Monthly Archives: October 1972

Theory and Practice: The Criticism of Jean-Luc Godard

From the Summer 1972 issue of Sight and Sound. This was my first contribution to that magazine. — J.R.

Godard’s collected criticism (1) is many things at once: informal history (1950–1967) of the arts in general and film in particular, spiritual and intellectual autobiography, a theory of aesthetics, a grab bag of puns. For those who read the pieces when they first appeared — chiefly in the yellow-covered Cahiers du Cinéma and the newspaper format of Arts — it was frequently ill-mannered gibberish that began to be vindicated (or amplified) when the films followed, retrospectively becoming a form of prophecy:

 

Each shot of MAN OF THE WEST gives one the impression that Anthony Mann is reinventing the Western, exactly as Matisse’s portraits reinvent the features of Piero della Francesca . . . in other words, he both shows and demonstrates, innovates and copies, criticizes and creates.

 

For those who encounter the films first, it is likely to seem like an anthology of footnotes serving to decipher and augment what may have once seemed like ill-mannered gibberish on the screen. But for those more interested in continuity than cause and effect, it rounds out a seventeen-year body of work — from an article on Joseph Mankiewicz in Gazette du Cinéma to the “Fin du Cinéma” title concluding WEEKEND — that has already transformed much of the vocabulary and syntax of modern narrative film, further illustrating a style that has passed from avant-garde to neoclassical in less than a decade.Read more »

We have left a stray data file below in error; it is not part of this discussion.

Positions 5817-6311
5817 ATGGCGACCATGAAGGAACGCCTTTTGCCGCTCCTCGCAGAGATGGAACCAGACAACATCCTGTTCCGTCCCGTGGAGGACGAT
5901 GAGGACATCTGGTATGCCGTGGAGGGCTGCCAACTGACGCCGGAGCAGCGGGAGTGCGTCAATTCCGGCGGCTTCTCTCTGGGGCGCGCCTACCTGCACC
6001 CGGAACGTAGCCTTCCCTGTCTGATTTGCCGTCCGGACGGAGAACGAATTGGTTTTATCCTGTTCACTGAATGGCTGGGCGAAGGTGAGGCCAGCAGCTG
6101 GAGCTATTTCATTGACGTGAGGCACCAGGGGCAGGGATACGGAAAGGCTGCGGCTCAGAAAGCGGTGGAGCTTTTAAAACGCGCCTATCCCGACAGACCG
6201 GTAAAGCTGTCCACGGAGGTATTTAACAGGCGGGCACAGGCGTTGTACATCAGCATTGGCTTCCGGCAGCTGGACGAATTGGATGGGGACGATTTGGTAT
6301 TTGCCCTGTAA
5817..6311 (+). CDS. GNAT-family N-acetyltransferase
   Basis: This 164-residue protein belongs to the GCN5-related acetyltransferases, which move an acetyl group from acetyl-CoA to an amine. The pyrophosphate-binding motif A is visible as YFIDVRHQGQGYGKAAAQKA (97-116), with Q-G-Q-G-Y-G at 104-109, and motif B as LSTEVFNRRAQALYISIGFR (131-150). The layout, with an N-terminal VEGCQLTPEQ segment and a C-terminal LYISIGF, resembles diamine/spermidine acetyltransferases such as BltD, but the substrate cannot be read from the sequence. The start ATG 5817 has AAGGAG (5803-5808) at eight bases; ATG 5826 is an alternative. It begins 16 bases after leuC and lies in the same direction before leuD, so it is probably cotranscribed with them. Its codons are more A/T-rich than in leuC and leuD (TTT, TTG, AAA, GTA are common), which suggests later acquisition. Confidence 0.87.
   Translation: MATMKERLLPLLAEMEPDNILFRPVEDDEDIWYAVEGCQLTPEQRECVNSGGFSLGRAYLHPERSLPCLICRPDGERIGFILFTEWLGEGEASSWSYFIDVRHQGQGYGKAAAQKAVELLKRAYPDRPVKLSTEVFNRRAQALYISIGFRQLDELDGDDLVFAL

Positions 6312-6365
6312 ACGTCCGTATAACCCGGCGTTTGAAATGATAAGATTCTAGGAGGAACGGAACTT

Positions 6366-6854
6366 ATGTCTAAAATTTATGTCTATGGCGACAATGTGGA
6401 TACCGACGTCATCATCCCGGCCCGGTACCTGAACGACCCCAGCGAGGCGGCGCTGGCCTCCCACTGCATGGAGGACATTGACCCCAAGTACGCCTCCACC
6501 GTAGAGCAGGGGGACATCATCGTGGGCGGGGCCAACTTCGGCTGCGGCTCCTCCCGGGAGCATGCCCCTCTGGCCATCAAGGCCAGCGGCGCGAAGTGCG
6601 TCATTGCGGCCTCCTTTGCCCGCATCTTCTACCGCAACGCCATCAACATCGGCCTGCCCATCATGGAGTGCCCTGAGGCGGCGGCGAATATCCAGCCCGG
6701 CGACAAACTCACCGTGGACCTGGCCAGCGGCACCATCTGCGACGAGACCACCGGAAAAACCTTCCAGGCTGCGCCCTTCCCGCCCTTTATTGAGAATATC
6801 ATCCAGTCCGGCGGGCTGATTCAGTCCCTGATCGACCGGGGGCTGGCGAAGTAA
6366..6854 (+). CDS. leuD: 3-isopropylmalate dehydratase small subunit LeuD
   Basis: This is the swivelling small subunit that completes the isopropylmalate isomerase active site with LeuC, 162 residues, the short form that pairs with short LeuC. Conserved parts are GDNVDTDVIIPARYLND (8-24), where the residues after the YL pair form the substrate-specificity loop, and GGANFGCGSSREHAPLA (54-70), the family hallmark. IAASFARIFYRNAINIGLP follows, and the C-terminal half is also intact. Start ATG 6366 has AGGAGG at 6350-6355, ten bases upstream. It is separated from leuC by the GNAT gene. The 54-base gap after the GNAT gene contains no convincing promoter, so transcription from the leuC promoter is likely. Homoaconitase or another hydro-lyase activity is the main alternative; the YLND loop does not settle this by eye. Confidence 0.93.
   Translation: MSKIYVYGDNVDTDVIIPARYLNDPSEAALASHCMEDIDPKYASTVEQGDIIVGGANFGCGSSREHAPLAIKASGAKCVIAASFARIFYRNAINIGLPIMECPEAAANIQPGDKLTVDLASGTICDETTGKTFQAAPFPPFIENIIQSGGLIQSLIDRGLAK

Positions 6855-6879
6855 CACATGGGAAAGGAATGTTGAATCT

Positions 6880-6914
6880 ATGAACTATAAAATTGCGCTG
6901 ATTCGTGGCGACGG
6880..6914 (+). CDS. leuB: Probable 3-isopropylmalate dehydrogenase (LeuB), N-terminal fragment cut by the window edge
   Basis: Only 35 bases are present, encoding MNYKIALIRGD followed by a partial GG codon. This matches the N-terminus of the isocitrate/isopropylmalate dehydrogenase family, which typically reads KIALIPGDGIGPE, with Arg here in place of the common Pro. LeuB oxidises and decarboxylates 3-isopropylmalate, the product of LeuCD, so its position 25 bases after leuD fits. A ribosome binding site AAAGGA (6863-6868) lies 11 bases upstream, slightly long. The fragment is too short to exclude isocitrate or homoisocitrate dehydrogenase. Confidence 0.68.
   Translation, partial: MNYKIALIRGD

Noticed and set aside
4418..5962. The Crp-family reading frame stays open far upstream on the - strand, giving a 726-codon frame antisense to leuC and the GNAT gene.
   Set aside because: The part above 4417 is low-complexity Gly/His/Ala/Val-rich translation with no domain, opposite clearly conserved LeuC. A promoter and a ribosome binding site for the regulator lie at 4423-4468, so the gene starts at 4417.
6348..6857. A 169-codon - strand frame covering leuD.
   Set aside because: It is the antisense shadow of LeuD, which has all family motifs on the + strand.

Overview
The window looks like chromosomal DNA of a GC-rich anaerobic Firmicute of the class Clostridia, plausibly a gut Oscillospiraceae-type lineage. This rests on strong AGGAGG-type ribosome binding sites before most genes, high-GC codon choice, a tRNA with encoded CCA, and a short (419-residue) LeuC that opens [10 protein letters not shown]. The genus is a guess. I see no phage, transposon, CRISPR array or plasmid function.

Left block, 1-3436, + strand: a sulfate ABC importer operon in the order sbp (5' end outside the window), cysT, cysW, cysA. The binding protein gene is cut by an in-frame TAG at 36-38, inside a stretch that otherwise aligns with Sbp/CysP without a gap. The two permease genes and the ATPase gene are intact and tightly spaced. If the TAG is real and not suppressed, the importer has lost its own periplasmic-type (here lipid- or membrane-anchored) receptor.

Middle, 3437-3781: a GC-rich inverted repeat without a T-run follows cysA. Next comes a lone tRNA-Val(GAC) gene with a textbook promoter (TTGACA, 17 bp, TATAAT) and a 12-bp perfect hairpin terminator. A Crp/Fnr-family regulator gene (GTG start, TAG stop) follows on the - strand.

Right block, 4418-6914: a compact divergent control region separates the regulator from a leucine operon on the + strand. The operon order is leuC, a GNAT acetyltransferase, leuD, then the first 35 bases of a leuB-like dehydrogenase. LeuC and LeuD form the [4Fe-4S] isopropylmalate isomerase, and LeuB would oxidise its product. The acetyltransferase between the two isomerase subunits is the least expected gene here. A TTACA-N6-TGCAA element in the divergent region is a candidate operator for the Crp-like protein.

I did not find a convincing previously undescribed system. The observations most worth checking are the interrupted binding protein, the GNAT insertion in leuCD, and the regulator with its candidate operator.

Paul Schrader’s TRANSCENDENTAL STYLE IN FILM

From Sight and Sound (Autumn 1972). — J.R.

TRANSCENDENTAL STYLE IN FILM: Ozu, Bresson, Dreyer

By Paul Schrader

UNIVERSITY OF CALIFORNIA PRESS, $10.00

Modesty and caution are not exactly what one expects to find in a book with this title, on these three directors; but ironically, one of the chief limitations of this comparative study is that these qualities often seem to predominate over everything else. The first ‘step’ of transcendental style,for instance, is defined as follows: ‘The everyday: a, meticulous representation of the dull, banal commonplaces of everyday living’ or what [Amédée] Ayfre quotes Jean Bazaine as calling “le quotidien”.’ Not quite a double redundancy, but close enough to make one wonder why this passage and so many comparable ones suggest a critic walking on eggshells.

Although it is nowhere identified as such, Schrader’s extended essay has much of the look, shape and sound of a doctoral dissertation [2013 note: I believe that this was in fact a Masters’ thesis]. 194 footnotes are appended to 169 pages of text, and each step of the argument proceeds like a slow-motion exercise in which every inch of terrain must be defined and tested before it can be touched upon.… Read more »